As we already explained in the aftermath of the Russian Su-24 shootdown by a Turkish Air Force (TuAF) F-16 over the Syria-Turkey border last month, the skies surrounding the disputed islands of the Aegean Sea are often the theater of incidents between the HAF (Hellenic Air Force) and the TuAF.
In fact Greece claims 10 miles of air space around a chain of Greek islands lined up along the Turkish west coast, part of those are in very close proximity to the mainland, while Turkey recognizes only six miles (that is to say the extent of the Greek territorial waters, recognized by each other): even though the Greek authorities often report unauthorised military flights directly over the Greek islands, the majority of the close encounters and alleged violations (2,244 in 2014) take place within the four-mile radius between the boundary of the territorial waters (as said, recognized by both parties) and the 10-mile radius which Athens considers its sovereign airspace (while Ankara considers international one).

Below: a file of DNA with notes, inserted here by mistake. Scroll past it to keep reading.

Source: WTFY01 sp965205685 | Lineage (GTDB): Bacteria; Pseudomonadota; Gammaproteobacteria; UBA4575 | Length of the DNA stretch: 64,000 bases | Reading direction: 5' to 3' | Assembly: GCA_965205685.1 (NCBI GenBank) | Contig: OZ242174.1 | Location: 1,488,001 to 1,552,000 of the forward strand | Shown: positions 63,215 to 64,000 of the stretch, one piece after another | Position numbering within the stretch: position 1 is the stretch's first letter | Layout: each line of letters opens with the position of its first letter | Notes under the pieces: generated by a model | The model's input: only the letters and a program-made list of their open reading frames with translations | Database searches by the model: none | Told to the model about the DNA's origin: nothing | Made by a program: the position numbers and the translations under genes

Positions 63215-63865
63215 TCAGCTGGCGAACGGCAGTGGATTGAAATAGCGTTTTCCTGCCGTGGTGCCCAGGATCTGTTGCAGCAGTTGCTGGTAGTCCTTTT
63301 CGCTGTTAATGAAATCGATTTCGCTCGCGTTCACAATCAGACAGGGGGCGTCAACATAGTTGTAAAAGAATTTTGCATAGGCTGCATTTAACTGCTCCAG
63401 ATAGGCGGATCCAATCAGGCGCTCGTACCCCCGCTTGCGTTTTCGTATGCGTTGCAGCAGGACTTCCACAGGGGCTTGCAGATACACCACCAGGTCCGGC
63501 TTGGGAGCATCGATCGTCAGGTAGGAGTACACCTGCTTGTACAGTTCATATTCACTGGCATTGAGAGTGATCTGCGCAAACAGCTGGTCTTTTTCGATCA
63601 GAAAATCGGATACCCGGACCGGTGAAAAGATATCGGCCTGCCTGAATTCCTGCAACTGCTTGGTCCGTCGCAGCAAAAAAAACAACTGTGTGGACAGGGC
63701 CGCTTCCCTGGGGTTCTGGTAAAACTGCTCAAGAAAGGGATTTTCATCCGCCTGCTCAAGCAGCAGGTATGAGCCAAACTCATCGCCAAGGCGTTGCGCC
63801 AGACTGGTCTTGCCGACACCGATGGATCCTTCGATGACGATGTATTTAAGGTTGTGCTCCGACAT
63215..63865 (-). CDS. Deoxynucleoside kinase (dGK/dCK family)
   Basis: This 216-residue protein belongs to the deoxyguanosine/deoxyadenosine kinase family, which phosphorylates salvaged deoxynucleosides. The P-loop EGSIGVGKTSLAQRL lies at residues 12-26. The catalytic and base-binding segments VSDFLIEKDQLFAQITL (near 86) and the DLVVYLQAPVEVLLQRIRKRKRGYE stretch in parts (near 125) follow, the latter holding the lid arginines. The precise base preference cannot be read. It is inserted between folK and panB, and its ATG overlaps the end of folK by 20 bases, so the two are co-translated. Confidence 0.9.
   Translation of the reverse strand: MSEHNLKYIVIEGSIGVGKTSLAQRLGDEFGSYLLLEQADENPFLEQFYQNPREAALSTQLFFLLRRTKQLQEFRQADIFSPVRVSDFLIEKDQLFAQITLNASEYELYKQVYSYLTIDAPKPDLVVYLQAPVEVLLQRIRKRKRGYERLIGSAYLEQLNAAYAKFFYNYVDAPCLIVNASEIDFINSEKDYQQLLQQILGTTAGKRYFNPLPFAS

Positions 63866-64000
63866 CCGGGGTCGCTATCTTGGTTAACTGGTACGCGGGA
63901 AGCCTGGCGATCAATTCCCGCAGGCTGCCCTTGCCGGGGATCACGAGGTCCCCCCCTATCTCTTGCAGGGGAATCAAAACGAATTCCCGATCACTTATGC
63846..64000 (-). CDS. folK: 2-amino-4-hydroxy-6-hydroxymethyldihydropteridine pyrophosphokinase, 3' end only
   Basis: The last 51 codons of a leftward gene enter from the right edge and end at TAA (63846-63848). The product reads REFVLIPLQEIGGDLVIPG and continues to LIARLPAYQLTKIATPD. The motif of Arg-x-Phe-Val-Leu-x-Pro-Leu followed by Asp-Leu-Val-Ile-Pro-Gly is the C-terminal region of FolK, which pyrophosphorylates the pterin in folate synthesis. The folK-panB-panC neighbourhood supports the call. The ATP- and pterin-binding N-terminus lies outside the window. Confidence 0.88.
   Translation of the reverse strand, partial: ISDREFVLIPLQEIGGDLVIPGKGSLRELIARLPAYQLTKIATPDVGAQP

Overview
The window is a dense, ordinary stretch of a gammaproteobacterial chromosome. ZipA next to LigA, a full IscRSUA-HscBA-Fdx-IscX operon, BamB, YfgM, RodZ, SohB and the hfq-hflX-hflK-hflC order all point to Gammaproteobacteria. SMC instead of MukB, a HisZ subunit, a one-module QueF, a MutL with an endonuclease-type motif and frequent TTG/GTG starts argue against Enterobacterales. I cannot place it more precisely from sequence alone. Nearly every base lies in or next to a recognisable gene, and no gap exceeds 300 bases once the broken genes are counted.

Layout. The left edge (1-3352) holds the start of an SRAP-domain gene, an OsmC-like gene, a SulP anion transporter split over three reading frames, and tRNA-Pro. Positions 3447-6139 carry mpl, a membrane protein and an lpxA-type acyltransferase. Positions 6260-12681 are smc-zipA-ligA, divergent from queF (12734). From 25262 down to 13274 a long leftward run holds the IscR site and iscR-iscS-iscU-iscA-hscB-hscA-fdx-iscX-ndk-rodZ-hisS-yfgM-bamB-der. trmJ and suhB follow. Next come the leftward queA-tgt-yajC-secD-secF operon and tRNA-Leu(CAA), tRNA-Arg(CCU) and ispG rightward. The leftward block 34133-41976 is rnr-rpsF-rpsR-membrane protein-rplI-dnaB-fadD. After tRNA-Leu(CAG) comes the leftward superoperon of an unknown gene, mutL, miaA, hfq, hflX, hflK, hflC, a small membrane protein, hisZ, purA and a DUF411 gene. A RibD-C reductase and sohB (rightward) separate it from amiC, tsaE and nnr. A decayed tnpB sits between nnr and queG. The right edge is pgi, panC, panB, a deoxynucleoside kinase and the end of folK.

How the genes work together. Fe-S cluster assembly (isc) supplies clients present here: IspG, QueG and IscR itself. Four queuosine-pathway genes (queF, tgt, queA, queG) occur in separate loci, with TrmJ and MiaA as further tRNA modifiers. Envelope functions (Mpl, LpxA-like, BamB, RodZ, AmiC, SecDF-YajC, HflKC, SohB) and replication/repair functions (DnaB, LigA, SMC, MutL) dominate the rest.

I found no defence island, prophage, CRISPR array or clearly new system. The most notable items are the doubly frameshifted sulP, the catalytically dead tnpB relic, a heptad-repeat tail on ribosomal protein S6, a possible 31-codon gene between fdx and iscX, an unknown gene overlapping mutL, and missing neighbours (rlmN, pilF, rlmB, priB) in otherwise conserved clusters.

The latest such incidents (the first since early December) occurred on Dec. 29.
According to Ekathimerini.com, Greek and Turkish jets engaged in a brief dogfight over the Aegean Sea after a formation of six Turkish aircraft “flanked by two CN-235 aircraft that were not in formation” violated Greek national air space nine times.
Noteworthy, two Turkish jets were armed.
It’s not clear where the violations took place but according to the Greek media the TuAF jets were chased by HAF interceptors in all cases.